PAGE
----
Read More
CC 300 JX: Asian Philosophy
This course provides a general introduction to some of the major philosophical traditions of Asia - Confucianism, Daoism, and Buddhism - through a close reading of texts and common discussion....
Read More
CC 325 D: Love & Marriage In Modern America
First comes love, then comes marriage, as the children’s rhyme goes: in the United States marriage has figured not only as a private good but as a public institution and social norm....
Read More
CC 325 EV AX: Christian Theology And The Moral Life: Augustine
Christian moral theology involves careful attention to a series of questions often considered so basic or self-evident that their answers are taken for granted. Questions such as: Who am I? Where am I, where did I come from, and how did I get here? Where am I going, and how will I get there?...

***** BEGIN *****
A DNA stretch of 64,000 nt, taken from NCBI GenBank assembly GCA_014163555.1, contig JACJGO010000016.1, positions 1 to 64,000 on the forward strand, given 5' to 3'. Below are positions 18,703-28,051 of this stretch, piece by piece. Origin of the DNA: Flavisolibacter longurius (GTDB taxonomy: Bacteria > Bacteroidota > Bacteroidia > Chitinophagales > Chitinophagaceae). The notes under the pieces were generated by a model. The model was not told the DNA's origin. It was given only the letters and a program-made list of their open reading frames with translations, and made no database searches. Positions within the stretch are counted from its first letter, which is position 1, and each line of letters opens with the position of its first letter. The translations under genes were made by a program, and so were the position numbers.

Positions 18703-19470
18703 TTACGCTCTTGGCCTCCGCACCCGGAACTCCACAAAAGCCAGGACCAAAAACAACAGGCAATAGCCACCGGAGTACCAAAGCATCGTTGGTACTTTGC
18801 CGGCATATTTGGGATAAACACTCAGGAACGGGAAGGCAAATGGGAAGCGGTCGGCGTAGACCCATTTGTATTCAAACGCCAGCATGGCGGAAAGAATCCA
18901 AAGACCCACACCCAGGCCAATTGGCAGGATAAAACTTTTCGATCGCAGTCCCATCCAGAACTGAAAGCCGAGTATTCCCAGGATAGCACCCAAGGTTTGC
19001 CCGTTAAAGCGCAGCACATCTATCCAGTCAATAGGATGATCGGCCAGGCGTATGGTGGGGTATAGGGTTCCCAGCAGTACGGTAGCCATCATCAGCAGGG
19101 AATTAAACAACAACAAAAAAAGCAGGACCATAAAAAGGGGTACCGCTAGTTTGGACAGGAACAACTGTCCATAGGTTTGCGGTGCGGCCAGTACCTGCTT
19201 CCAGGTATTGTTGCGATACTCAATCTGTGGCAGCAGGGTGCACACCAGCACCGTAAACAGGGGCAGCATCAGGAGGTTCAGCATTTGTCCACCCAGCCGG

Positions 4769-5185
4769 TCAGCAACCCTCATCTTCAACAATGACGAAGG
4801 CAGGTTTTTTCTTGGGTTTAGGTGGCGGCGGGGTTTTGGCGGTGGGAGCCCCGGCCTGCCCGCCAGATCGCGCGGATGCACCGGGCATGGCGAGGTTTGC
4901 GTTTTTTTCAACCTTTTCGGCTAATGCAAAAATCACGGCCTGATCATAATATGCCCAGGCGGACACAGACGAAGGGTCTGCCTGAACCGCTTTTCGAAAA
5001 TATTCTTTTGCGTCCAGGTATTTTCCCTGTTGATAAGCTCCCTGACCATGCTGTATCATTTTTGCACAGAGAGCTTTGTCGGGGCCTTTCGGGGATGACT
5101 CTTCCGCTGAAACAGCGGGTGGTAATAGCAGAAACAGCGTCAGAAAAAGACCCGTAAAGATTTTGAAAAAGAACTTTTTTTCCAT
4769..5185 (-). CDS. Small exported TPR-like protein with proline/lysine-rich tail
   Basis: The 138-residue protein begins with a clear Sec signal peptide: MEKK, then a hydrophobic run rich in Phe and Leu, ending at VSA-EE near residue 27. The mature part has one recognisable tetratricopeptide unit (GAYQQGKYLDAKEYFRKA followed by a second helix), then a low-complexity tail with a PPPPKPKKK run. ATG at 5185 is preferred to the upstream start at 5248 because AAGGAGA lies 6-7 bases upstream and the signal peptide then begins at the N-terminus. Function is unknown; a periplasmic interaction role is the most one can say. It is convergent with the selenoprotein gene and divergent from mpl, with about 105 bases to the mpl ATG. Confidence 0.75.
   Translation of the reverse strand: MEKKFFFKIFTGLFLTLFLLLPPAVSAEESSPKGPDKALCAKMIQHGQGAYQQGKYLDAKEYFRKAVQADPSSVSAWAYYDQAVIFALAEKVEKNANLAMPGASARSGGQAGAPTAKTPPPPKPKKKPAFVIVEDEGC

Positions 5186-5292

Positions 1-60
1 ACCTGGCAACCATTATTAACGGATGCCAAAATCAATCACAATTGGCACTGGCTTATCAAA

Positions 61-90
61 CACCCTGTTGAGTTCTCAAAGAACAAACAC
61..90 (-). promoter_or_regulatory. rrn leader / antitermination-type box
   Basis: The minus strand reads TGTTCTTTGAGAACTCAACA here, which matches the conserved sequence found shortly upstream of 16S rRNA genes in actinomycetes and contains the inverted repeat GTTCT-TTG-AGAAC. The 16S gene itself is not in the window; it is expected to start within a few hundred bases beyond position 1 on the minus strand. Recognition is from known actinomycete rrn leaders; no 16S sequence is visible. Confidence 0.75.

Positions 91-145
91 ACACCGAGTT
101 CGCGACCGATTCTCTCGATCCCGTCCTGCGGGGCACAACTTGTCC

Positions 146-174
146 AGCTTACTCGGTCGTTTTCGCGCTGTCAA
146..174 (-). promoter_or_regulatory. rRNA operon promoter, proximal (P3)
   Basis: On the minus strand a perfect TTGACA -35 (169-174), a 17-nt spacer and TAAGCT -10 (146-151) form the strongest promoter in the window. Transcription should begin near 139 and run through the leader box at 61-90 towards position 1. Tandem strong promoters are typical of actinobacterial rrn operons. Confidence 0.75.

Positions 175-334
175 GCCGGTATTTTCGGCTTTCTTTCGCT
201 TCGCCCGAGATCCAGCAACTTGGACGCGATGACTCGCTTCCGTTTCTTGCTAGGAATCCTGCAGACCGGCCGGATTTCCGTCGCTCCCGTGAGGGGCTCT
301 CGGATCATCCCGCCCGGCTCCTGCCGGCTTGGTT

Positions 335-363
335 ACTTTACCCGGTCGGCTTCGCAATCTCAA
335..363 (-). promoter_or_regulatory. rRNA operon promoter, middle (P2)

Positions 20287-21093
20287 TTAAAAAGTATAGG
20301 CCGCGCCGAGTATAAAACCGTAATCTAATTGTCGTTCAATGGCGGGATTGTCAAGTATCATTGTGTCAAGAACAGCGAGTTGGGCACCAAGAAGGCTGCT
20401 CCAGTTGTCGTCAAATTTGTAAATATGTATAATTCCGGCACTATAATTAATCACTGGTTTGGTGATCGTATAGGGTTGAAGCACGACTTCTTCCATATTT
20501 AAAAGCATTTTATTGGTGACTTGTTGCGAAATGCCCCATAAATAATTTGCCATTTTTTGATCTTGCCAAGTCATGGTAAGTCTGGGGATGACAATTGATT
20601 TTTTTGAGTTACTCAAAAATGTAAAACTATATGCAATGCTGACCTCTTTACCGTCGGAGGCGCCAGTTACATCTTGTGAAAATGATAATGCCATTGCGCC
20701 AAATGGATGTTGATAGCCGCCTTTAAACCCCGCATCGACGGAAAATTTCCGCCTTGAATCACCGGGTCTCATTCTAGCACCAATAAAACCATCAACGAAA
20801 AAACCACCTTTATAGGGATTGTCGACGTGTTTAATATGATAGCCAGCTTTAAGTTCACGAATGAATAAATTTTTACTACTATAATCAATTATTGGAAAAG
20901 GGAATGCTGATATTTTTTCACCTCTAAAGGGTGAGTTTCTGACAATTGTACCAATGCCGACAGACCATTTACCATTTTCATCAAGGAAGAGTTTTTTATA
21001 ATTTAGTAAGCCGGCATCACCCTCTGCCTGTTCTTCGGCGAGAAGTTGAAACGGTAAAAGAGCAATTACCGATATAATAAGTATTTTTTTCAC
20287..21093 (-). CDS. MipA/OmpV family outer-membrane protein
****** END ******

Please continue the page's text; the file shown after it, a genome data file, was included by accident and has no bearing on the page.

Read More
CC 300 GX: Lost In Translation, Film Adaptions Of French Literature
This course will survey masterpieces of French literature, coupled with analyses of film adaptations of these same works by both French and American filmmakers....
Read More
CC 300 IX: American Utopias
In this course we will immerse ourselves (both literally and metaphorically) in real life American utopias....
Read More
CC 325 C: Dystopia & Reform: Religion In Contemporary Science Fiction & Fantasy
In polite company, one is not supposed to discuss religion, sex, or politics. In this class we will discuss all three (through the lens of the first) while reading some spectacular speculative fiction....
Read More
CC 325 EVB: Religion, Nationalism, Populism
Occupy Wall Street and the Tea Party, Trump and Sanders, Turkey's president Erdoğan and Bolivia's Morales, Greek Syrizaand Spanish Podemos...Populist politicians and movements seem to be on the rise all over the globe....
Read More
CC 499: Christ College Senior Colloquium
Christ College Senior Colloquium provides a capstone, integrative experience for Christ College Associates and Scholars....
Read More

Print Friendly